For any of those Mad Men fans out there, Don Draper mastered the art of presenting his creative ideas and telling impeccable stories convincing clients and prospects alike the creative director had all the advertising answers to their million dollar problems. As a Mad Men fan, I personally noticed particular characteristics that propelled his presentations into compelling stories that would make you think twice in saying “no.” If everyone watched even a little bit of Mad Men, people could grab a few tidbits of tips and advice on how become persuasive when presenting to clients. Below are 5 things we pulled from the Don.
“Imagine” This….”Imagine” That
Don Draper had this uncanny ability to have his watchers and clients focus on what he’s saying while putting themselves in the words and prose of his talk. After watching many seasons of Mad Men and many of his presentations, his use of the word “Imagine” became apparently effective in giving the audience that verbal cue. “Imagine you’re with your kids…..Imagine you’re eating a bowl of cereal…..Imagine you’re at the beach.” Imagine has this ability to evoke kid-like memories that allows you to lose slight control of yourself while moving into a nostalgic state. Per the Don, “nostalgia can be even more powerful than memory.” Utilizing imagine a few times throughout your presentation can and will immediately grab your audience and capture their senses…readying them for a mental journal.
Eliminate Weak Words
Don was known to evoke strength and resolves (at least in his presentations…not so much in his personal dealings). Words such as “just” and “really” only take away from your speech and don’t add as much. “I just wanted to talk to you” versus “I wanted to talk to you.” You feel the difference when “just” is added. It weakens sentences and also weakens the perception of individual speaking. These 15 words should be eliminated or at minimum vastly reduced from your vocabulary.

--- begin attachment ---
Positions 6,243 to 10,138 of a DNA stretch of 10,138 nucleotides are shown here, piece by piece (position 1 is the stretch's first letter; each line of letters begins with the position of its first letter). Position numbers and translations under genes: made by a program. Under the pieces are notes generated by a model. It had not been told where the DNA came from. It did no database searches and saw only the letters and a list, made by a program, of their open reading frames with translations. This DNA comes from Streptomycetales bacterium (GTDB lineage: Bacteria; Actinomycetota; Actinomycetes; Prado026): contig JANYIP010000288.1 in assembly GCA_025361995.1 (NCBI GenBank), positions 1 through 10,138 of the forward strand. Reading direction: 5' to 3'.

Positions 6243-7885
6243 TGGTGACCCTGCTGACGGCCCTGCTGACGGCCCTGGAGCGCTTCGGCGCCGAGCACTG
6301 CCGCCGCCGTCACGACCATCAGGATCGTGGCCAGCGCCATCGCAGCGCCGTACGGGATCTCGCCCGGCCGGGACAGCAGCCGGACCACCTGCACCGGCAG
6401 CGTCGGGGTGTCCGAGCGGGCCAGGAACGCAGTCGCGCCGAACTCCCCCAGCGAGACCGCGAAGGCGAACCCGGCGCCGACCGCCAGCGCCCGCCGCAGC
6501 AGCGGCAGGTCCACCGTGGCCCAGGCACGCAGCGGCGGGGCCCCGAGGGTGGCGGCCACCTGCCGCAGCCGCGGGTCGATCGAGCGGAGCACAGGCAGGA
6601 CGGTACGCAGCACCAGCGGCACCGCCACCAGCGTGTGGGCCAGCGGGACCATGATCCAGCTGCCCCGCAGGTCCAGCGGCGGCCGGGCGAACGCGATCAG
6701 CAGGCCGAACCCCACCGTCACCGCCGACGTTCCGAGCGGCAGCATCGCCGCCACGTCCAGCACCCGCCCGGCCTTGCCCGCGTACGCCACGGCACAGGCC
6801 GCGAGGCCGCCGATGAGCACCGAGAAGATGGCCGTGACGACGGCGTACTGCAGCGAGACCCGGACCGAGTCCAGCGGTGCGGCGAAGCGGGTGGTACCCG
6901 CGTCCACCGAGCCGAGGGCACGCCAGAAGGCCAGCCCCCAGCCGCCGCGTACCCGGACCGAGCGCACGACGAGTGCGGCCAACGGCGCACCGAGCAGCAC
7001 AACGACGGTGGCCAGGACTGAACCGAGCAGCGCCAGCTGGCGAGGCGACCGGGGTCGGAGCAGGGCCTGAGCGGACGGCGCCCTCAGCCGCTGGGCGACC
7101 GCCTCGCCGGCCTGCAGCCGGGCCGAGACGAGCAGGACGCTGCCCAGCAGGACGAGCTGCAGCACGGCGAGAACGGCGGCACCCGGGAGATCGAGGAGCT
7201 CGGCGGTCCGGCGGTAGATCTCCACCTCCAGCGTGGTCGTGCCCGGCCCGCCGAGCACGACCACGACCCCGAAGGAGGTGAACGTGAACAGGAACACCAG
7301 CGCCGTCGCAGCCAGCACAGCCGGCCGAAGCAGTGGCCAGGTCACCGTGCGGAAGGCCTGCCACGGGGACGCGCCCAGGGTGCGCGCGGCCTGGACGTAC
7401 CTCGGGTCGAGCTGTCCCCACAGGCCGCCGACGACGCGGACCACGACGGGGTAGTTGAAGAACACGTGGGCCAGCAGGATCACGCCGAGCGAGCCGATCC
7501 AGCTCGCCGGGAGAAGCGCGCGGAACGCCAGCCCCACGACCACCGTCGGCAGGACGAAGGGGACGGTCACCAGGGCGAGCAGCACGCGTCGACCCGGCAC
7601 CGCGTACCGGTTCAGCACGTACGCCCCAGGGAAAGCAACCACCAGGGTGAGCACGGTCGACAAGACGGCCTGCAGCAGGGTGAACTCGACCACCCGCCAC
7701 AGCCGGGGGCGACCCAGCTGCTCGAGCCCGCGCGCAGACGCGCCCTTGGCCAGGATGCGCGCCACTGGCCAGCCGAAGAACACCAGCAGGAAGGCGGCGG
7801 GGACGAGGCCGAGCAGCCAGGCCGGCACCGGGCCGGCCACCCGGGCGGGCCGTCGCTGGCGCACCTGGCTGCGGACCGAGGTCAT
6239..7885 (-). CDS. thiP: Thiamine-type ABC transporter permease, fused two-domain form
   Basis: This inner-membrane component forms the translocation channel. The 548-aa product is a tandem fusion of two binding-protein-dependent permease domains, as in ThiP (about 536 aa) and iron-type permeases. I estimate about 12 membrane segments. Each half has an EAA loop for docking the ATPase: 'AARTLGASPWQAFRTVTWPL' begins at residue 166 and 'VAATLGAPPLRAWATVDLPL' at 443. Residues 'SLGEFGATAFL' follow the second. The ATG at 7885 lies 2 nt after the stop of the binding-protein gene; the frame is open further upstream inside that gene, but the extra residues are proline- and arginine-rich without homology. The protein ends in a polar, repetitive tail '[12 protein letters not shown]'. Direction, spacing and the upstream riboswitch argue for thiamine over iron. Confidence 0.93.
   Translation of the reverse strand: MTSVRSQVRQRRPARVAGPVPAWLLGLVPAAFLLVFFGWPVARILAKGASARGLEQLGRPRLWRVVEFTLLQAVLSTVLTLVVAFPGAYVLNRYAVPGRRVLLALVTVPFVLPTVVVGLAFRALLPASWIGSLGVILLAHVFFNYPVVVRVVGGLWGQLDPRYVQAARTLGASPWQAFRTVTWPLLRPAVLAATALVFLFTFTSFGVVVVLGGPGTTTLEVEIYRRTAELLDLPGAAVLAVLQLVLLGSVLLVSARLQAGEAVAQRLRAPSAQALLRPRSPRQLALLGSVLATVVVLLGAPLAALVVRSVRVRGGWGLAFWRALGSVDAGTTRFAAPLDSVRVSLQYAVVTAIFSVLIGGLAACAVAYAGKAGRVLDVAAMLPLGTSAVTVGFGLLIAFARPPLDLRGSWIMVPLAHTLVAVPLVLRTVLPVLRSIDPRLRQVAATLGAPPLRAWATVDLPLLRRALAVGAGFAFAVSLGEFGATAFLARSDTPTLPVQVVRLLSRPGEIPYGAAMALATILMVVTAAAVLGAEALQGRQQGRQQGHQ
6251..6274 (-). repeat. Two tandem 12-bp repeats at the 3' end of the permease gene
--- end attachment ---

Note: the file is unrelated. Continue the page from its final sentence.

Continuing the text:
Slow Down – Don’t Speed Up
Notice in the pivotal clip of Don’ Draper reinventing the thought of the “carousel,” notice how he’s steady and easy in speech. He flows with ease and doesn’t seem nervous nor fast in his speech. Slowing down does 3 very powerful things when speaking to people. First, it evokes confidence. Notice when people are speaking fast, it doesn’t mean they’re not confidence. But if you’re slow and steady in your speak, you have a tendency to create an aura the same way Don did in his pitch to the executives in the clip. Second, it is easier for people to connect with your words and understand what you’re saying. Lastly, it allows you, the presenter to both feel confident and remember what you’re saying.
If you watched the “carousel” clip above, you will notice Don used his family as a prop in the pitch. There are many ways to evoke emotion and getting personal is probably one of the best ways to accomplish this. Creating an event or emotion that others can relate to is another powerful way to accomplish this. Evoking emotion creates that personal connection with the audience many people yearn for when presenting. We’re not suggesting finding ways to get your audience to cry, but when it’s appropriate, it can and will further captures the hearts and minds of the people you’re speaking to.
Use Those Similes & Metaphors
“As beautiful as a winter’s landscape. She smile like the beautiful half moon. As courageous as the soldiers we dear so much.” Don regularly used similes and metaphors when speaking and pitching to clients. The great thing with similes and metaphors is that they have a tendency to create relatability and thought to segments of your speech. Don’t take Don’s word for it. Think about the great speakers you love and adore…or at best appreciate. Consider how often they us the words “as” and “like.” Similes and metaphors were simply another weapon in Don’s arsenal. Utilize them correctly, and they will only buttress your speech and further connect your audience with your purpose.
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